When Your Chicken Tests Positive For Diseases

Testing before an exhibition is just a formality until your chicken tests positive for one or more diseases. Here's what to know in case that happens.

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by Ana HotalingFebruary 23, 2022
PHOTO: Erik Karits/Pixabay

We typically don’t worry over testing a show chicken for diseases as we prepare for a fair or poultry exhibition. Our thoughts turn to the condition of the show cages at the event, on the availability of fresh water, on the parking situation, on kinds of competition amongst the other birds. Testing a chicken prior to entering the exhibition hall? Just a formality we all have to deal with.

Until it’s no longer a formality and becomes a shocking reality.

Why Does My Bird Need Testing?

Because Pullorum disease (caused by the bacteria Salmonella pullorum) and Fowl typhoid (caused by the bacteria Salmonella gallinarum) are such devastating afflictions, with 100-percent mortality, poultry shows require that all birds being brought onto the premises must test negative for these illnesses, collectively called Pullorum-Typhoid (PT).

Even if a chicken looks perfectly healthy, it still requires testing for diseases. Why? Because it may carry PT. That means you chicken can spread these diseases.

Testing occurs on site by testers certified by the National Poultry Improvement Plan (NPIP). This nationwide program was established in 1935 in response to Pullorum’s calamitous effects on the U.S. poultry industry.


Read more: Get started showing your chickens at exhibitions with these tips.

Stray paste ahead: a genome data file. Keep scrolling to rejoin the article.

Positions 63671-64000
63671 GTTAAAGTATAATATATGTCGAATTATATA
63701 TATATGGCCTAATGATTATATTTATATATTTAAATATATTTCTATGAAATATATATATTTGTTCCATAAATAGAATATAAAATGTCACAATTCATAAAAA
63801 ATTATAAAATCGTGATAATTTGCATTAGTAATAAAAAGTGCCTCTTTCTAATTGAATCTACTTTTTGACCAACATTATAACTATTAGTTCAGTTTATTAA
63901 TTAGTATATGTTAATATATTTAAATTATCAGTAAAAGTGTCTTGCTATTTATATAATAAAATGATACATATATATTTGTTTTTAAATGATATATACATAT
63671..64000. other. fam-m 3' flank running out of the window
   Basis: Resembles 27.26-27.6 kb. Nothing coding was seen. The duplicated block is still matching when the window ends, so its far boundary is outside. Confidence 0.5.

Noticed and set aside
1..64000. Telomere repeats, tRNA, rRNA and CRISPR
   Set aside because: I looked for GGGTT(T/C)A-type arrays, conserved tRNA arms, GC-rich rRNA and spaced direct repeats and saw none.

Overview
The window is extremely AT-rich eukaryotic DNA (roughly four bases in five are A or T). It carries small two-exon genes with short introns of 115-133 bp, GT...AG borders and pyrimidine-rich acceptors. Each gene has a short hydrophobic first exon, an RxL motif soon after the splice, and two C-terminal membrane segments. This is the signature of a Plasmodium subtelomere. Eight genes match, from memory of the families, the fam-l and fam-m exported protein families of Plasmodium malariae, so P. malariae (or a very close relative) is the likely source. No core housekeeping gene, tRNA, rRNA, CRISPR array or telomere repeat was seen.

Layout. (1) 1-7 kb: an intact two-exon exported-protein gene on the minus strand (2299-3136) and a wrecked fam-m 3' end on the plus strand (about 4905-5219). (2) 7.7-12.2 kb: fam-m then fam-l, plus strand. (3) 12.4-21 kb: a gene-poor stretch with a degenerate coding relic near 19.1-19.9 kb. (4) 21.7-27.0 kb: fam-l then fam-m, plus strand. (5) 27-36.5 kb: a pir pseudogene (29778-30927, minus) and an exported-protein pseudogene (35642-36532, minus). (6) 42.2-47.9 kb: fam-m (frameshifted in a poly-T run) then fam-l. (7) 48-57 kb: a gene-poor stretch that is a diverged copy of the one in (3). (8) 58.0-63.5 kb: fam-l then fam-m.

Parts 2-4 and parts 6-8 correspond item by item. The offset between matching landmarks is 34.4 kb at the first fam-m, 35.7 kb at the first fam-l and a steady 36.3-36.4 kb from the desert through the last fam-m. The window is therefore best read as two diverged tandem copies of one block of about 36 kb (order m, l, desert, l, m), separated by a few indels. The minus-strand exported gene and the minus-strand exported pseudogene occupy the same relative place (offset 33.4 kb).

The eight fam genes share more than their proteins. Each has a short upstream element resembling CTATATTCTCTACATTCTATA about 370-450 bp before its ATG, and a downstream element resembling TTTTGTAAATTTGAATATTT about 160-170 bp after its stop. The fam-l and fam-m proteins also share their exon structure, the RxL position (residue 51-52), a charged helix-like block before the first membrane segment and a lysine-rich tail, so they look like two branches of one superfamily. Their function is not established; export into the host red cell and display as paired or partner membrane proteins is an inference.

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How Is Testing Conducted?

When it your bird’s turn arrives, the tester will conduct a rapid whole-blood plate test. This involves carefully drawing blood from the brachial vein located on the underside of your chicken’s wing.

The tester will hold the chicken firmly to ensure it does not injure itself by flapping during the blood draw. For larger birds, an assistant may need to hold the bird steady while the tester draws the blood sample.

A special tool called a bleeding needle draws the sample. This device has an end loop that gathers the blood.

The blood sample then gets mixed together on a special testing plate with a drop of a liquid antigen containing killed strains of the bacteria. Your tester then tilts and rotates the testing plate for approximately two minutes, watching for any reaction.

After two minutes, the tester places the testing plate on an illuminated box for easy result readability.

Reading the Testing Results

When illuminated, the testing plate will clearly show either a positive or a negative result. If the result reads as negative, the blood/antigen sample will simply look like a translucent red or blue smear (dye added to the antigen makes the results easier to read).